There are many un-informed Africans—Pan-Africanist—who may look up to Isaias Afwerki as the proud African standing up to the neo-colonialist. Un-informed because they don’t know that Isaias Afwerki was an enthusiastic supporter of neocolonialism, and of France’s presence in Djibouti when it suited his purpose. This is what he told journalist Robert Kaplan, who interviewed him for The Atlantic (April 2003):

General Franks, on several visits here, and Secretary of Defense Donald Rumsfeld, during a visit last December, have held long talks with Afewerki. “The meetings were superb,” Afewerki told me. “I mean that they were frank, without pretensions or flattery on either side. I share the strategic view of the Americans in the region. French forces in Djibouti have been a stabilizing factor, and U.S. troops will add to that. You need outside powers to keep order here. It sounds colonialist, but I am only being realistic.”

Six years ago, Isaias Afwerki was saying France and the US are required in the region for the sake of peace and security. To add more to the irony, the UNSC Resolution that was just passed against the Eritrean regime is called “Peace and security in Africa”, and it would never have passed had the “outside powers” not shared Isaias Afwerki’s view that their presence is needed to “keep order here.”

The UNSC Resolution 1907

The resolution, which was passed on December 23, 2009, is available here.

It calls on member states, including Eritrea, to comply with the 18-year old and frequently violated arms embargo on Somalia;

It calls on member states, including Eritrea, to support the Djibouti Agreement and Peace Process;

It calls on Eritrea to withdraw from Ras Doumeira and Doumeira Island and reinstate the status quo ante and acknowledge that it has a problem with Djibouti;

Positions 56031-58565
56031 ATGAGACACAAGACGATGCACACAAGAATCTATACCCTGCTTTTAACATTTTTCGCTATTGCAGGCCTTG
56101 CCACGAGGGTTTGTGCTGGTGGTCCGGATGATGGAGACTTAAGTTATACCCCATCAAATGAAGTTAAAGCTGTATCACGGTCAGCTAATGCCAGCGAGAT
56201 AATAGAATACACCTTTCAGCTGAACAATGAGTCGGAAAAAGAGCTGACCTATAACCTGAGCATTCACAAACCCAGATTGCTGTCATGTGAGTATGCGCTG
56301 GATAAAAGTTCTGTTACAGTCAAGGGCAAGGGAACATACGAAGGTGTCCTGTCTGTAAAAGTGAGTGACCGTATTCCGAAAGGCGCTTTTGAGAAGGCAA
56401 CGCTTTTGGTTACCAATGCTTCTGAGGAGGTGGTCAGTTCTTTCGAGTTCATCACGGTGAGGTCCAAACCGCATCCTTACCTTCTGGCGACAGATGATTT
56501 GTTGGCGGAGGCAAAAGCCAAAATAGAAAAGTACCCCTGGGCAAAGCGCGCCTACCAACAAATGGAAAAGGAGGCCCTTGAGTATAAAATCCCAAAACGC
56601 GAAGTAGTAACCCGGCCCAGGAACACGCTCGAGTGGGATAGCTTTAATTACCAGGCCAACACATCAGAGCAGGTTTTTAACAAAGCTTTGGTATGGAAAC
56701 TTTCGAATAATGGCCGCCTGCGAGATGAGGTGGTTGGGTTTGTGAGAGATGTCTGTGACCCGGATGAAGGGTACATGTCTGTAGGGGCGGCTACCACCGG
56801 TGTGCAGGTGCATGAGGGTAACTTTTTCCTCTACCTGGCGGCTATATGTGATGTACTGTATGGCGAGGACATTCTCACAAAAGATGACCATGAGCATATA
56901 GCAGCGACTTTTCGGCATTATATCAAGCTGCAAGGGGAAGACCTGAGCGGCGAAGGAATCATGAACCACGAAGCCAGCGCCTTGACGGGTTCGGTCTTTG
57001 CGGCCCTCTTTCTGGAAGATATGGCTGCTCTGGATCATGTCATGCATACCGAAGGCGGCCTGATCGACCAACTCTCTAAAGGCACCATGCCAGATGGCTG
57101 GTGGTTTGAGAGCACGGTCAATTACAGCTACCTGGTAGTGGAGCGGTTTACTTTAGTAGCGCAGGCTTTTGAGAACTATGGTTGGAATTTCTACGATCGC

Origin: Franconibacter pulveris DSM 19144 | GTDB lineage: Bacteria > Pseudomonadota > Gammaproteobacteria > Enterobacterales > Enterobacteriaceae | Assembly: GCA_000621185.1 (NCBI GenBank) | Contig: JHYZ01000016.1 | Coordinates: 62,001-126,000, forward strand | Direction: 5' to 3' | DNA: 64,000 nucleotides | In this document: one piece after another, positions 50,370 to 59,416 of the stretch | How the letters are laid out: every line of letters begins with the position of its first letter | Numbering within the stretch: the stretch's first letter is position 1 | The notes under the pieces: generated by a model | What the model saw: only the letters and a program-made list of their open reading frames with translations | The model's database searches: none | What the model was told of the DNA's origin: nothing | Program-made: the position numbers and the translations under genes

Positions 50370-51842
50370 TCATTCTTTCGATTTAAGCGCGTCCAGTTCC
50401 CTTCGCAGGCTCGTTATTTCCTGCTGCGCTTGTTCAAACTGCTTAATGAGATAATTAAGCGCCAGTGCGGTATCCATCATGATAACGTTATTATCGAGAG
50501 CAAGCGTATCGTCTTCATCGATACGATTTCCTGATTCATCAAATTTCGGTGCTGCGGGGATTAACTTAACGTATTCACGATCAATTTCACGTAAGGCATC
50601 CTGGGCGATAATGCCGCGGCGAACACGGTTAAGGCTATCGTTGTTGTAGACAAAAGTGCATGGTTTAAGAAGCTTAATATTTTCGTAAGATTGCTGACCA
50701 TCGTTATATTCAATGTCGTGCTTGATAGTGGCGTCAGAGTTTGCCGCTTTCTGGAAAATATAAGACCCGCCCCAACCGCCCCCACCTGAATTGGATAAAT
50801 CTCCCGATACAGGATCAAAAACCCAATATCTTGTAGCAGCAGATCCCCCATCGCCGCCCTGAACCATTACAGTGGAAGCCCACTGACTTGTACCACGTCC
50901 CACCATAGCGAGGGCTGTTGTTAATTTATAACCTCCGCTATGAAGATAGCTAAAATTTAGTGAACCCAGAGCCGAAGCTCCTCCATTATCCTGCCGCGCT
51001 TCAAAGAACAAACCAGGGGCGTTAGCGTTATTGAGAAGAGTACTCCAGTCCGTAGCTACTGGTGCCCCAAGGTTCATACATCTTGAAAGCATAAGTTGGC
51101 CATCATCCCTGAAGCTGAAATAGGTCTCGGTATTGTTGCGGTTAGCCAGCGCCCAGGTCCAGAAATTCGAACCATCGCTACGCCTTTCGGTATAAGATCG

It calls on all member states to prevent “sale and supply” of “arms and materiel” including “spare parts” from and to Eritrea whether the arms are originating from their territory or elsewhere;

It calls on member states to prevent the “entry or transit” of specific Eritrean individuals, whose identity shall be determined later;

It calls on member states to “freeze without delay the funds, other financial assets and economic resources which are on their territories on the date of adoption of this resolution or at any time thereafter, that are owned or controlled, directly or indirectly, by the [Eritrean] entities and individuals” which shall be named by a committee.

Proportionate or Disproportionate? Target or Blanket?

On February 22, 2006, this website called on the International community to impose the following on Isaias Afwerki and his Enforcers. You can read it here.

• A ban on entry visas to all Isaias regime officials who seek to travel to Western nations;

• Curtailing the regime’s ability to raise funds in foreign countries;

• Stopping its covert and overt international commercial, banking and other enterprises;

• Assist in lifting the campaign of intimidation the Isaias regime imposes on Eritreans living in the Western nations.